The Lenz is an advanced contact lens administered via eye-drop liquid containing bio-compatible nano-materials that ‘colonise’ the Lenz on the eye.

Combining AR, soft robotics, and invisible computing, the Lenz connects to other wearables, such as smartwatches, to offset processing power and remain cool. Reconfigurable, the nano hardware can be updated via wi fi just as its software can be, enabling the Lenz to be worn 24/7 and the augmentation of one’s view to be enjoyed uninterrupted through all waking moments.

As well as standard filters and default displays, such as weather and directional information, the Lenz’s key feature is the Mirage—an automated, personalised filter that alters the user’s view to show them more of what they want to see and less of what they don’t.

Insight summary

  1. Blink-controlled interaction usability principles
  2. A potential 4th Extended Reality (VR, AR, MR) called AltR (Alternate Reality) created when MR tech is so advanced wearers see completely different augmentations of the same reality and yet are able to interact with each other as the different augmentations follow the same spatial dimensions and physics.
  3. Potential for uber-filtering of reality resulting in the exclusion of others and enabling denial
  4. Potential for wearer’s enhanced alignment with values

Design Fictions produced

  1. Blink interaction simulation video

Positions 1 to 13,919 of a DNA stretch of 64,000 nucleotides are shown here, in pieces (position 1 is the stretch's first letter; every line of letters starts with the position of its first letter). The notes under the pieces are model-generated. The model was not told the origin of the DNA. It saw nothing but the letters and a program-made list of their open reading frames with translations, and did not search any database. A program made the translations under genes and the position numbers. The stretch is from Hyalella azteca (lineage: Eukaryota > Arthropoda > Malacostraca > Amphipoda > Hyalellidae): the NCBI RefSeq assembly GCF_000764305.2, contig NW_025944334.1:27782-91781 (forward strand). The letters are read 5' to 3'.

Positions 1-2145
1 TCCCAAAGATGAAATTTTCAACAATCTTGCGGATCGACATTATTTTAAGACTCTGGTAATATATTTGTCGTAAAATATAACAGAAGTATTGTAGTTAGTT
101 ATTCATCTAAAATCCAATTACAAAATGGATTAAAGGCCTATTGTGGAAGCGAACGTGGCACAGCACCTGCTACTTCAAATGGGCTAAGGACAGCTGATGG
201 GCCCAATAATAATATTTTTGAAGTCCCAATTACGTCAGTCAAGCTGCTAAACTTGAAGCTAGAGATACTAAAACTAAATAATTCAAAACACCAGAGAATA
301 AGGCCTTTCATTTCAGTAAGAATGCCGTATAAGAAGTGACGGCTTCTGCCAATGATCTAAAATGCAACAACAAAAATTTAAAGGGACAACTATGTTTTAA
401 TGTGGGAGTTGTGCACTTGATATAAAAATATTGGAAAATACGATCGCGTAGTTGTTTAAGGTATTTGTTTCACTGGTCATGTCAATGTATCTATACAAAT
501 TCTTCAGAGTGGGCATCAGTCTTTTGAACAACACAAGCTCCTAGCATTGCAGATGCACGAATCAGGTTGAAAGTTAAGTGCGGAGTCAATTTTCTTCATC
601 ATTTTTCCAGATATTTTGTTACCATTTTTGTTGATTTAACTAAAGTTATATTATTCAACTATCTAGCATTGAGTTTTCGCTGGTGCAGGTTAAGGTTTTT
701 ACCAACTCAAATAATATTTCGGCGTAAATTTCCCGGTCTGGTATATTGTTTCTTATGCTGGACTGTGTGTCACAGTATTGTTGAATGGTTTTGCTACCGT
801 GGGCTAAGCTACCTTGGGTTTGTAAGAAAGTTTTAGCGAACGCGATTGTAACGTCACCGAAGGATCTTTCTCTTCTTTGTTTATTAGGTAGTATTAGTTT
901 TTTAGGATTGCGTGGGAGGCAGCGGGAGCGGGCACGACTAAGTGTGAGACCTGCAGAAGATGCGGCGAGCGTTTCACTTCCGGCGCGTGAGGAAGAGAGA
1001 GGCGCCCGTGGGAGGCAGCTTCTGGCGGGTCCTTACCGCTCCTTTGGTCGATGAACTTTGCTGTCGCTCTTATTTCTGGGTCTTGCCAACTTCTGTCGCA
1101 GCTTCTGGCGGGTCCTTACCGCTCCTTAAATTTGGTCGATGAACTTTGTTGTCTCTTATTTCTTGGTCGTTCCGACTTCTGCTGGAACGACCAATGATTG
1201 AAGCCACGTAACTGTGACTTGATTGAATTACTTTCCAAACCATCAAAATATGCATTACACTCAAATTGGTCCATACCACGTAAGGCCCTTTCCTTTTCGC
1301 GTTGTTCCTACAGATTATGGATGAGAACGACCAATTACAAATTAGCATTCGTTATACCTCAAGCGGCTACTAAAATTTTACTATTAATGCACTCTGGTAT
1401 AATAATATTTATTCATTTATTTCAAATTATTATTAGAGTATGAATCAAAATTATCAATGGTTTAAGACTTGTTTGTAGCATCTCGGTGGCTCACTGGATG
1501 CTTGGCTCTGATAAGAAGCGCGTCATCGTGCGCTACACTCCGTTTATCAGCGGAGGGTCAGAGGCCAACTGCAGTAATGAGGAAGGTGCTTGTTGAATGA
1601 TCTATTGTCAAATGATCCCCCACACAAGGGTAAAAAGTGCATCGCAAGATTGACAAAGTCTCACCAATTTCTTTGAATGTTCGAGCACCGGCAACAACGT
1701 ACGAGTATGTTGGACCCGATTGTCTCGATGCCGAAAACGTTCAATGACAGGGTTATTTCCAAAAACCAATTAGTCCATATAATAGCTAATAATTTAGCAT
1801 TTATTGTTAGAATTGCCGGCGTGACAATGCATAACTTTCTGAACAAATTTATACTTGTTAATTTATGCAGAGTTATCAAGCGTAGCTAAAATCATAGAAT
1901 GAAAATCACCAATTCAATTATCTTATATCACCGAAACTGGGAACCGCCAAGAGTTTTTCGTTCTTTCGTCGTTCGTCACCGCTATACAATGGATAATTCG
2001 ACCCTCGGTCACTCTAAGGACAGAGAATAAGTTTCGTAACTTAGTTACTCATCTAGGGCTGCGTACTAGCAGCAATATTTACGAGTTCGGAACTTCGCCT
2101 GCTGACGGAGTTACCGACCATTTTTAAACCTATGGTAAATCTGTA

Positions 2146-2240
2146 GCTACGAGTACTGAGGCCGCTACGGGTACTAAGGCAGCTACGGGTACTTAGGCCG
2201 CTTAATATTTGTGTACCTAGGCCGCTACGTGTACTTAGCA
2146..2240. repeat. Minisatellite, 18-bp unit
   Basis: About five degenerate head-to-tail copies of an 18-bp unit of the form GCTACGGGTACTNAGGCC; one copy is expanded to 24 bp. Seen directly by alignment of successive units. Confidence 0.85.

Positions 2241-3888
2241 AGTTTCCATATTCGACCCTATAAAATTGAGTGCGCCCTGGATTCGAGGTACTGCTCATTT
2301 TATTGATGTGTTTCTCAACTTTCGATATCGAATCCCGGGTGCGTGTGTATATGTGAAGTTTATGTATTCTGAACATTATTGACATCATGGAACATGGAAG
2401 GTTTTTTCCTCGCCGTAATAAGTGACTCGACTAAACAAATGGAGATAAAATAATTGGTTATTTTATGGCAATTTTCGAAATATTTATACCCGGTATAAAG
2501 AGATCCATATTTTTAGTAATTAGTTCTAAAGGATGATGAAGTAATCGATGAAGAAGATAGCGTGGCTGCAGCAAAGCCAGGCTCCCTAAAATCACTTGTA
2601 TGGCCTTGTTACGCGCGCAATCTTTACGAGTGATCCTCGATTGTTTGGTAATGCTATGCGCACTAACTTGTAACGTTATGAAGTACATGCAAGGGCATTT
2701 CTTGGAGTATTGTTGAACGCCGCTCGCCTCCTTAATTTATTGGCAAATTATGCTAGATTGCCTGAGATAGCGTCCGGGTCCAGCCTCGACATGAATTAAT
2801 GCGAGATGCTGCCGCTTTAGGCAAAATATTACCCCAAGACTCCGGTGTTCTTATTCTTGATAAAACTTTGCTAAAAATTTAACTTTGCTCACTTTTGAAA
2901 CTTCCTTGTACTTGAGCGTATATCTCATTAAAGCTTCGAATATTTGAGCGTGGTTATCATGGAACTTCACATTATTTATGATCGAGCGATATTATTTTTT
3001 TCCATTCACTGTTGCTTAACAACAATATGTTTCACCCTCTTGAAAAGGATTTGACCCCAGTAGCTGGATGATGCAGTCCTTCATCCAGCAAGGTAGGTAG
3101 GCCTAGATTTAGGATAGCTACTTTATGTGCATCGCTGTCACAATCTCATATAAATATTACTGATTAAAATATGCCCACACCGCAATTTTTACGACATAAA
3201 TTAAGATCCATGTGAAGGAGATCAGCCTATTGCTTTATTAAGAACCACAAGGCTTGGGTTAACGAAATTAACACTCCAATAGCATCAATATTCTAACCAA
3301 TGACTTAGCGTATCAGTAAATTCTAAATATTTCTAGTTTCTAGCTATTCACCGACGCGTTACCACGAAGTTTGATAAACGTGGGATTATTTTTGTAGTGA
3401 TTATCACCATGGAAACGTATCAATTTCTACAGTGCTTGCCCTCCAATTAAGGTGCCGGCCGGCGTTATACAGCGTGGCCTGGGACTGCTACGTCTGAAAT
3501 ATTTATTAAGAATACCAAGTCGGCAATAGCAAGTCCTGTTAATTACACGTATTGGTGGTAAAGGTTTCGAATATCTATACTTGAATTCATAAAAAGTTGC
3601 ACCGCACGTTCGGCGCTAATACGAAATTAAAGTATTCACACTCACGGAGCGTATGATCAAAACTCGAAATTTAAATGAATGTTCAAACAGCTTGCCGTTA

2. Lenz filter sampler
  3. Lenz product webpage
  4. Short story
  5. Sci fi novel

Insight #1—Blink-control interaction priniplces

Full article on Medium

A mapping of design and usability principles for blink-controlled tech

Insight #2—AltR, a 4th Extended Reality

Read more on Medium

An illustration showing the difference between VR, AR, MR and Alt-R

Design fiction #1—Blink interaction simulation video

Design fiction 2—Lenz filter sampler

Design fiction #3—Future Product Web Page

The Maya Lenz

Design fiction #4—Sci-fi novel

The Maya Lenz featured in The Lenz, a speculative sci-fi novel exploring a near future where people immerse themselves in uber-personalised augmented vision to hide the impacts of climate change happening all around them.

Design articles

Will augmented reality show us a better future or blind us to it?

Exploring a future where projected behaviour trends collide with advanced, fully-immersive augmented reality

Exploring a future AR interface controlled only by blinks and eye movements